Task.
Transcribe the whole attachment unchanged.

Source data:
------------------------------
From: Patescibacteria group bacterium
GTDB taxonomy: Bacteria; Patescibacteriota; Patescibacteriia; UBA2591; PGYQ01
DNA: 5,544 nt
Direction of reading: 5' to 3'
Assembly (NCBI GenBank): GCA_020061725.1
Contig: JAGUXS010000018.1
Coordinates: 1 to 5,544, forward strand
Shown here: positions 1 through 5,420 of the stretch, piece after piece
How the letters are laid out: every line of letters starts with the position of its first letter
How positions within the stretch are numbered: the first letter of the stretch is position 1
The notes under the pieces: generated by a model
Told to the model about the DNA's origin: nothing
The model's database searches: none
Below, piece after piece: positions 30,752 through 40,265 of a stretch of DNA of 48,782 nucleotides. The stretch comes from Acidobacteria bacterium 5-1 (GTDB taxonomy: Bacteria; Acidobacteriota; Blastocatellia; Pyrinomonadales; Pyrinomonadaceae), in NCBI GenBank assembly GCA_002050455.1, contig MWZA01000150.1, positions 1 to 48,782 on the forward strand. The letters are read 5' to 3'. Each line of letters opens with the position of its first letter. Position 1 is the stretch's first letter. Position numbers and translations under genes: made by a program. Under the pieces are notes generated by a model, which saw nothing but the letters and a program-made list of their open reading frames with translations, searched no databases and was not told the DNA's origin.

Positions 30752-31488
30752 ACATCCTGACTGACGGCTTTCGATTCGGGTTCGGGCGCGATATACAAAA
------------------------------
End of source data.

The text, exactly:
From: Patescibacteria group bacterium
GTDB taxonomy: Bacteria; Patescibacteriota; Patescibacteriia; UBA2591; PGYQ01
DNA: 5,544 nt
Direction of reading: 5' to 3'
Assembly (NCBI GenBank): GCA_020061725.1
Contig: JAGUXS010000018.1
Coordinates: 1 to 5,544, forward strand
Shown here: positions 1 through 5,420 of the stretch, piece after piece
How the letters are laid out: every line of letters starts with the position of its first letter
How positions within the stretch are numbered: the first letter of the stretch is position 1
The notes under the pieces: generated by a model
Told to the model about the DNA's origin: nothing
The model's database searches: none
Below, piece after piece: positions 30,752 through 40,265 of a stretch of DNA of 48,782 nucleotides. The stretch comes from Acidobacteria bacterium 5-1 (GTDB taxonomy: Bacteria; Acidobacteriota; Blastocatellia; Pyrinomonadales; Pyrinomonadaceae), in NCBI GenBank assembly GCA_002050455.1, contig MWZA01000150.1, positions 1 to 48,782 on the forward strand. The letters are read 5' to 3'. Each line of letters opens with the position of its first letter. Position 1 is the stretch's first letter. Position numbers and translations under genes: made by a program. Under the pieces are notes generated by a model, which saw nothing but the letters and a program-made list of their open reading frames with translations, searched no databases and was not told the DNA's origin.

Positions 30752-31488
30752 ACATCCTGACTGACGGCTTTCGATTCGGGTTCGGGCGCGATATACAAAA